In more than a decade at the helm of New York’s seafood palace Le Bernardin, 42-year-old Eric Ripert has garnered every gastronomic accolade, including a Michelin three-star rating, consistent “Best Food” rankings by Zagat, and multiple James Beard Awards. Born in Antibes on the French Riviera, Ripert learned his way around his kitchen at his grandmother’s knee, beginning his culinary career at Paris’ La Tour d’Argent in 1982 before rising in the ranks at Joël Robuchon’s Jamin.
Arriving stateside in 1989, Ripert worked with Jean-Louis Palladin and, briefly, David Bouley, before Le Bernardin reeled him in. He opened his first “name” restaurant, Blue by Eric Ripert, at the Ritz-Carlton Grand Cayman in 2005. Westend Bistro by Eric Ripert is slated to debut November 2007 in Washington D.C., followed by another new restaurant by late 2008 in Philadelphia.
Fodor’s caught up with Ripert at Blue to get the inside scoop on where to eat and play in Grand Cayman.
Fodor’s: Tell me about Blue by Eric Ripert. What challenges did you face opening an island restaurant?
Eric Ripert: When we opened we were challenged by the quality of the seafood, which sounds illogical, but most fish here comes frozen from the U.S. We visited fishermen, created a network, got fresh catch regularly. It’s the only item the hotel allows cash for, so Richard (Brower, the chef de cuisine) carries a big wad. We fought passionately for the quality of the seafood, since that’s one of my trademarks.
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Fodor’s: How did you decide on the Ritz-Carlton and on Grand Cayman?
ER: The resort owner Michael Ryan was in New York for dinner at Le Bernardin. He wanted to discuss the Ritz and me opening its signature restaurant. When I came down, he picked me up, put me on a boat to swim at Stingray City, loaded me with champagne, then came straight here to discuss business. I loved it, felt confident because of his commitment to quality and service. I couldn’t have delivered that level of quality on my own. I even worked with the architect to add signature design elements, like the use of blue accents and woods, reminiscent of Le Bernardin.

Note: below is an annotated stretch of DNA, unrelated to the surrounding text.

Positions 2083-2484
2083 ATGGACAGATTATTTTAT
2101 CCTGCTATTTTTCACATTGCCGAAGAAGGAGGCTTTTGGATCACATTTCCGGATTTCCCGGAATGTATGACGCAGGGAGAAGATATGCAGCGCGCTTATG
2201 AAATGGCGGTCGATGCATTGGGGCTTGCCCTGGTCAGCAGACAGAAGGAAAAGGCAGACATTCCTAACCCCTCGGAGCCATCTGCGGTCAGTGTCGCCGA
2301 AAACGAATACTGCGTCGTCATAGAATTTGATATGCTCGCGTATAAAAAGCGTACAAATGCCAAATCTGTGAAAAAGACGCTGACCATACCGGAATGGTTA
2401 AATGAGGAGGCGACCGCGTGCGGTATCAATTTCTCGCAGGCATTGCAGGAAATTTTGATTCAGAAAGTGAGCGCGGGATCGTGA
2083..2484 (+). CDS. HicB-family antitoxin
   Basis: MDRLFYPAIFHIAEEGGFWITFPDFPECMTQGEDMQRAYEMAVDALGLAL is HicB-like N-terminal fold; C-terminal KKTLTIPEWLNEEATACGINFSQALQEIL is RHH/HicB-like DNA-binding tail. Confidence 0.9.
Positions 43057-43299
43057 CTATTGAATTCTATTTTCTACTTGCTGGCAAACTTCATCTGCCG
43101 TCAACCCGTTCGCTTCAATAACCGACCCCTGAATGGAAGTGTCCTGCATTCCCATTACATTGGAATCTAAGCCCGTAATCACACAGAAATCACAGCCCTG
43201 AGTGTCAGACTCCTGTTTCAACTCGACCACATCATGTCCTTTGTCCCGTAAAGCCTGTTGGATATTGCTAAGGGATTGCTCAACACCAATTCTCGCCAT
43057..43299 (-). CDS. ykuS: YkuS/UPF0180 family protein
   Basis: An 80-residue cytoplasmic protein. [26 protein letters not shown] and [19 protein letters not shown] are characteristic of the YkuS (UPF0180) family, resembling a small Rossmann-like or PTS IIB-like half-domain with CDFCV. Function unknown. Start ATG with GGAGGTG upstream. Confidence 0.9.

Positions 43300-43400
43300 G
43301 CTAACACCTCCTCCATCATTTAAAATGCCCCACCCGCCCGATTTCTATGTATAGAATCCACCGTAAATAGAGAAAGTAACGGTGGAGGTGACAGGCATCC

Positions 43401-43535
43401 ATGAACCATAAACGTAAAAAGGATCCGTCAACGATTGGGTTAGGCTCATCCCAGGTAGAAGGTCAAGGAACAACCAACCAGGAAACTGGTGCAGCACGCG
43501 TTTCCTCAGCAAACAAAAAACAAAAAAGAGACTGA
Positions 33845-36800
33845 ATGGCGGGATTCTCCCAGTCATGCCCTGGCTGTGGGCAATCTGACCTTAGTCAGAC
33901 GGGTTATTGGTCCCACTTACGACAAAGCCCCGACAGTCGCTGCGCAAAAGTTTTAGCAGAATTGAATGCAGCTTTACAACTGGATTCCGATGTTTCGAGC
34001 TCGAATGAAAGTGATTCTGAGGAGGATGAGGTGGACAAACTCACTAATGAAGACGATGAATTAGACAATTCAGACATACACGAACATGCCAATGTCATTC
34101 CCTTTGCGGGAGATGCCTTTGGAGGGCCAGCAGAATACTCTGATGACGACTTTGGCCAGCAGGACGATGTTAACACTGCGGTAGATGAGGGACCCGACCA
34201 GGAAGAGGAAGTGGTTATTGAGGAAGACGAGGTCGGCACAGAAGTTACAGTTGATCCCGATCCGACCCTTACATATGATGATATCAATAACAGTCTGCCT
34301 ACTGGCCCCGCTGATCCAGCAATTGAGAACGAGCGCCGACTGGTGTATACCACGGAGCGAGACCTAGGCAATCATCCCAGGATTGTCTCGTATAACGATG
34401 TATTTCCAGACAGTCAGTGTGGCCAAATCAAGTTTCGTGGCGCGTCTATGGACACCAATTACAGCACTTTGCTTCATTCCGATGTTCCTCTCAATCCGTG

Fodor’s: Where would you take your best friends on Grand Cayman for their first meal?
ER: Blue! But afterward we’d go to Calico Jack’s. It’s a beach bar, really wacky, especially Friday nights. Anything goes. Come to Blue, go to your room, put on a bathing suit, have a couple of tequilas. It’s my pilgrimage to de-stress.
Fodor’s: What other island restaurants do you recommend?
ER: Calypso Grill. It’s friendly, brightly decorated, on the water, with very good fish.
Fodor’s: What local dishes do you enjoy?
ER: Escoveitch. Similar to ceviche with fish marinated in tomatoes, onions, peppers. Very traditional, and they sometimes add A1 steak sauce.
Fodor’s: Do you bring your son?
ER: My four-year-old loves it. We took him to Stingray City, put him in the water to swim with the rays, but he was perhaps too young because he clung to us.
Fodor’s: So Stingray City is special?
ER: Magical. You can feed — even touch — the rays, or snorkel in deeper water. I use frozen squid as “bait.” It still has ink, which attracts the rays. Hire a smaller boat and go near sunset, when it’s deserted.
Fodor’s: Where should people stay?
ER: I honestly feel comfortable suggesting the Ritz. I’ve rarely seen a hotel with such good service. And I travel extensively. For example, my son was playing on the beach, we looked for him and the mattress guy was building sandcastles with him. That’s the mentality. The commitment is impressive.
Fodor’s: Are there any comparisons (or differences), aside from the obvious between the Caribbean and the Mediterranean?
ER: It’s a different feel and look, of course, as are the cooking ingredients and preparations. But both cultures place great emphasis on food as a key part of their lives and borrow from many heritages. And both cultures know how to relax and enjoy themselves.
Check out Fodor’s Cayman Islands planner for everything you need to know about planning your visit.